Mustering up all the excitement I could, I tapped my little guy on the shoulder. "Ready for swim lessons?"
As he lounged on my bed, he crossed his arms over his legs and scowled. "I don't wanna go." No surprise here. It was his typical response for trying something new.
"Well, I already paid for it, so you're going." And that was my typical response.
He's smart enough to know there was no point arguing. Mama's got her plans, so he better go along with it or he might pay the price in loss of video game time.
Thankfully, his swim instructor was super patient and he eventually had a blast and became a stronger swimmer.
Soccer was harder. Even though all the other kids had gathered around the coach, he refused to go out on the field. I hadn't planned on this.
Holding his hand, I padded out on the field and as soon as he was distracted, I backed away and hurried to the bleachers. He was fine after that and ended up loving it.
Then it was time for the club meeting. I was prepared for a similar scenario. But, the dynamics of the room proved to cause sensory overload for him.
He clung to me like a bear cub on a pine tree. This mama bear wanted him to participate, but I had to let it go. Our kids' hearts are more important than how well they perform.
All oaks from acorns grow, right? This little acorn, he has autism. Will he still grow up into an oak, able to stand on his own? Cause I know he can't hold my hand forever.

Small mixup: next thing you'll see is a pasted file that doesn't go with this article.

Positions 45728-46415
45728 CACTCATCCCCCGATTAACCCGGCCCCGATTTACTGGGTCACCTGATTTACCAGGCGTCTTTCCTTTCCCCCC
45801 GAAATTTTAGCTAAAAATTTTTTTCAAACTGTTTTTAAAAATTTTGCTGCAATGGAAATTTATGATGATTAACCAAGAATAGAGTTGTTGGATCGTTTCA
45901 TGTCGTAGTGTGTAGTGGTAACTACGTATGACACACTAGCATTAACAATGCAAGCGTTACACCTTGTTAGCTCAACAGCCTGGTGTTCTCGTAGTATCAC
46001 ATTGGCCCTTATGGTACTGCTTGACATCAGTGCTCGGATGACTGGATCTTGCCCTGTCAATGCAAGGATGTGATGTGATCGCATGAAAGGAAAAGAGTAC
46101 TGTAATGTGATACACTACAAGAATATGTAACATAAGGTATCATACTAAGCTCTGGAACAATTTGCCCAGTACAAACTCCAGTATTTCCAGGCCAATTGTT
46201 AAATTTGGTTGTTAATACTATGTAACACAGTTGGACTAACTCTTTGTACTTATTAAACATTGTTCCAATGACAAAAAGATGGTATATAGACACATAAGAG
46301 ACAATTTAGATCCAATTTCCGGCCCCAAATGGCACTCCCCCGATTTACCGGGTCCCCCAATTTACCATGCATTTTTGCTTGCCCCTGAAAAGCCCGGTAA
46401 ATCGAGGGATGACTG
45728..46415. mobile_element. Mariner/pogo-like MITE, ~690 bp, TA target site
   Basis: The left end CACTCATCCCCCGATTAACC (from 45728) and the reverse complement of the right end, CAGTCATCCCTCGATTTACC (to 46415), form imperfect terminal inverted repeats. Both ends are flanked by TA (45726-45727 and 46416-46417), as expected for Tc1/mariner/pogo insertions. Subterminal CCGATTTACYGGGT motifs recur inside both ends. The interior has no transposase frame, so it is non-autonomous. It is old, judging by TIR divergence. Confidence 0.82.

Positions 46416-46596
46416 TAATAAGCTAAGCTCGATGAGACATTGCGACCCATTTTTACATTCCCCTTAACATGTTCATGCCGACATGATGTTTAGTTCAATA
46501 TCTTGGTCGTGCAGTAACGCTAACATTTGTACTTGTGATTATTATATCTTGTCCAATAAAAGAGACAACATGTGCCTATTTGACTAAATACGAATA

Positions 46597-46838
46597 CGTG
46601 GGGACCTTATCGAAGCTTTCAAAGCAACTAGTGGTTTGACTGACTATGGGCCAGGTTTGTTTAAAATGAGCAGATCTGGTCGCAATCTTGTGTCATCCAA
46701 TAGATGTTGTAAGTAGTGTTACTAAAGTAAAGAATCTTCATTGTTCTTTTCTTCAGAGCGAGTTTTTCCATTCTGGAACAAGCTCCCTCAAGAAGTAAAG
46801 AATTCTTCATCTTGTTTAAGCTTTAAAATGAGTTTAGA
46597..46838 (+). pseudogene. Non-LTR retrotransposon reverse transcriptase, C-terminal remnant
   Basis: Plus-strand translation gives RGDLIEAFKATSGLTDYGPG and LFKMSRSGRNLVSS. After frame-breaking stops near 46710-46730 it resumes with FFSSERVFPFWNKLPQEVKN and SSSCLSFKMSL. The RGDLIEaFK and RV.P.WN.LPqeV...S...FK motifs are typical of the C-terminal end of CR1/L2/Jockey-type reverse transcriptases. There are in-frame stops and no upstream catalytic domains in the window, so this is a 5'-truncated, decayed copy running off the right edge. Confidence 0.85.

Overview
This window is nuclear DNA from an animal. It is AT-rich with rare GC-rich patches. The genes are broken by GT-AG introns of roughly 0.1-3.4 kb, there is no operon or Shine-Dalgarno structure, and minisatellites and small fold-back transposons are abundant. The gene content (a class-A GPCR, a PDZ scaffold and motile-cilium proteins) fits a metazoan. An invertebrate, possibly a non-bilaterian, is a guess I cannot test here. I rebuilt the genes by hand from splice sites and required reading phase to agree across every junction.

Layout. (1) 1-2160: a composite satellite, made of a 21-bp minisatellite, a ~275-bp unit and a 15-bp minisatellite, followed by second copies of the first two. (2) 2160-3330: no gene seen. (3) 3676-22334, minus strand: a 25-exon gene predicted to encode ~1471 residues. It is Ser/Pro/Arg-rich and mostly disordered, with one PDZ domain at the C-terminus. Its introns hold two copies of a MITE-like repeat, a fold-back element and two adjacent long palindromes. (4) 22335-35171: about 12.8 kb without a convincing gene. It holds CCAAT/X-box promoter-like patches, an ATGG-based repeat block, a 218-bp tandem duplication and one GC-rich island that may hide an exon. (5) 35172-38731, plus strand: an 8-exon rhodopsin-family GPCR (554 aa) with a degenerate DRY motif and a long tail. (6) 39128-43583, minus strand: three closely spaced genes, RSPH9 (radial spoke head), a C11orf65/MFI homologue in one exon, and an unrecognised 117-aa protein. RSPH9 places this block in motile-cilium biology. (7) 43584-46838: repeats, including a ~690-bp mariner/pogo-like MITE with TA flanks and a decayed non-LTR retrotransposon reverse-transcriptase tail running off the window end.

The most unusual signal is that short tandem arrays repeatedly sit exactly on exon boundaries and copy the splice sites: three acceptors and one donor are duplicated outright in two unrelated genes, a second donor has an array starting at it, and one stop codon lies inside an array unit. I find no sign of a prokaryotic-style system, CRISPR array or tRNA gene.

How do us parents with struggling learners move from frustration and disappointment to hope?
We need to keep the bigger picture in mind.
Success in the Kingdom of the Son doesn't lie in college diplomas, a six figure job and grand accolades. It's being like Jesus.
Not only did Jesus level with us all by becoming a man, He lowered himself even further, by becoming a servant and washing his disciples' mud-encrusted feet.
If we want our kids to be like Jesus, we need to be like Him first and let go of our plans and our pride.
We must be willing to stoop down low and hold our children's hands until they can stand on their own. But also taking a step further and showing them the nail-scarred hand of the one who will never let them go.
It's making disciples of the least of these.
So they can bring His light into a dark world.
My boy loves John Bunyan's allegory The Pilgrim's Progress.
Christian, the main character in the story embarks on a journey to somehow remove the heavy burden on his back (his sin).
Along the way, he comes face-to-face with Jesus on the cross and the burden comes rolling off never to be seen again.
But, that's not the end of the story.
He is given a new coat of armor to protect himself (the armor of God) and a little scroll to help him along the way (the Bible).
The journey takes many twists and turns and Christian has to fight, endure and press on. Until he reaches that Celestial City where his earthly journey ends and his heavenly one begins.
Our kids need Jesus. For salvation, protection and life instructions.
Let's not just focus on self-sufficiency, but God-sufficiency. May our children not only walk the stage to get a diploma, but walk the path to the cross, where every self-centered dream must die in order for dreams eternal to live.
In whatever weaknesses our children have, God is strong. And, He is more glorified in those who need Him most.